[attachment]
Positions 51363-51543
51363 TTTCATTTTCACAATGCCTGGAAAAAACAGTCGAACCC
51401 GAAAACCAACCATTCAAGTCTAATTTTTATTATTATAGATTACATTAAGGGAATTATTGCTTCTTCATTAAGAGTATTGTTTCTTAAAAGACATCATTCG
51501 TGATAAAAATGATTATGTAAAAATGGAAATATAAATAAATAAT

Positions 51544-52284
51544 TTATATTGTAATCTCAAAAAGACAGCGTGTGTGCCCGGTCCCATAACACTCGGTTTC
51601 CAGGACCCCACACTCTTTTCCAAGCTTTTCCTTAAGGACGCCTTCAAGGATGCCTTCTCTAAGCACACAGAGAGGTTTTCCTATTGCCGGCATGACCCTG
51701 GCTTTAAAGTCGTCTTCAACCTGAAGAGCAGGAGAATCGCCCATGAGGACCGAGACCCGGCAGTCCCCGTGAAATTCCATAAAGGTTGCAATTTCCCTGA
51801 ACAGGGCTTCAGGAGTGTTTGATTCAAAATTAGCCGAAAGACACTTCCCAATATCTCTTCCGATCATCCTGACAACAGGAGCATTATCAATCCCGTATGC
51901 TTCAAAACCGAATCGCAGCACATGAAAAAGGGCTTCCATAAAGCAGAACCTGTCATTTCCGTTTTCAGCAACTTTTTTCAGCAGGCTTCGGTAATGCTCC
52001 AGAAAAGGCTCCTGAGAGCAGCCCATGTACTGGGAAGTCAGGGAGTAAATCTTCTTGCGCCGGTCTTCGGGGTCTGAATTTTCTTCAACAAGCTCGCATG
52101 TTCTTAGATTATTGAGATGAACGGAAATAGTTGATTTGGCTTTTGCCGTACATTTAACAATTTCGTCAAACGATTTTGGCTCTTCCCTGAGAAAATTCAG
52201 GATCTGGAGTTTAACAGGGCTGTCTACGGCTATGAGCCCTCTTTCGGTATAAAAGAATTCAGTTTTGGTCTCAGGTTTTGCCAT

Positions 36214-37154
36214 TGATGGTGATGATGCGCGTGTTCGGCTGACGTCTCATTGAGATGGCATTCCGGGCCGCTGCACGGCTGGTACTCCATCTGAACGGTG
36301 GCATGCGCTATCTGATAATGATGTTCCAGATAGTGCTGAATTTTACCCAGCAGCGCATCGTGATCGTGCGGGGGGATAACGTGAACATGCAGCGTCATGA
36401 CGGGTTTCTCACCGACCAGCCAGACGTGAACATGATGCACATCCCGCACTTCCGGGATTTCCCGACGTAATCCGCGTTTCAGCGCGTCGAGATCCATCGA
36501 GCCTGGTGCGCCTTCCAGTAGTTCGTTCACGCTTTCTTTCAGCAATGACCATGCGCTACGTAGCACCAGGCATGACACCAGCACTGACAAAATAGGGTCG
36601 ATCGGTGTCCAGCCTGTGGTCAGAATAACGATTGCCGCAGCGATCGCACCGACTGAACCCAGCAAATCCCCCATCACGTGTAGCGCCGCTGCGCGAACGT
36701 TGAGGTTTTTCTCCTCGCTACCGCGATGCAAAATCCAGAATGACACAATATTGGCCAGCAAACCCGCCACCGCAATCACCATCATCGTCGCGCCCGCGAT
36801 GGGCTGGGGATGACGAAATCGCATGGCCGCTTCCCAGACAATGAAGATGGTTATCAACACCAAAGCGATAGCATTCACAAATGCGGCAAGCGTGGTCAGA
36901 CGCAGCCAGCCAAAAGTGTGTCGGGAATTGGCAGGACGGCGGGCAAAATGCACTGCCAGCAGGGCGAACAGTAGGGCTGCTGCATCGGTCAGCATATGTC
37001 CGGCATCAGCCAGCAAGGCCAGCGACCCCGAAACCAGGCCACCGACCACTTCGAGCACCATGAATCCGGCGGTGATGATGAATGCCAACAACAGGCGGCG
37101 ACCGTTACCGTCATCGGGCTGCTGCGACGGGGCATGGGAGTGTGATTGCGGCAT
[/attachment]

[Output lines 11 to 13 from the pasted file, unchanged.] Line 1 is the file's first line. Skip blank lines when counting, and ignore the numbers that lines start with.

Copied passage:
52001 AGAAAAGGCTCCTGAGAGCAGCCCATGTACTGGGAAGTCAGGGAGTAAATCTTCTTGCGCCGGTCTTCGGGGTCTGAATTTTCTTCAACAAGCTCGCATG
52101 TTCTTAGATTATTGAGATGAACGGAAATAGTTGATTTGGCTTTTGCCGTACATTTAACAATTTCGTCAAACGATTTTGGCTCTTCCCTGAGAAAATTCAG
52201 GATCTGGAGTTTAACAGGGCTGTCTACGGCTATGAGCCCTCTTTCGGTATAAAAGAATTCAGTTTTGGTCTCAGGTTTTGCCAT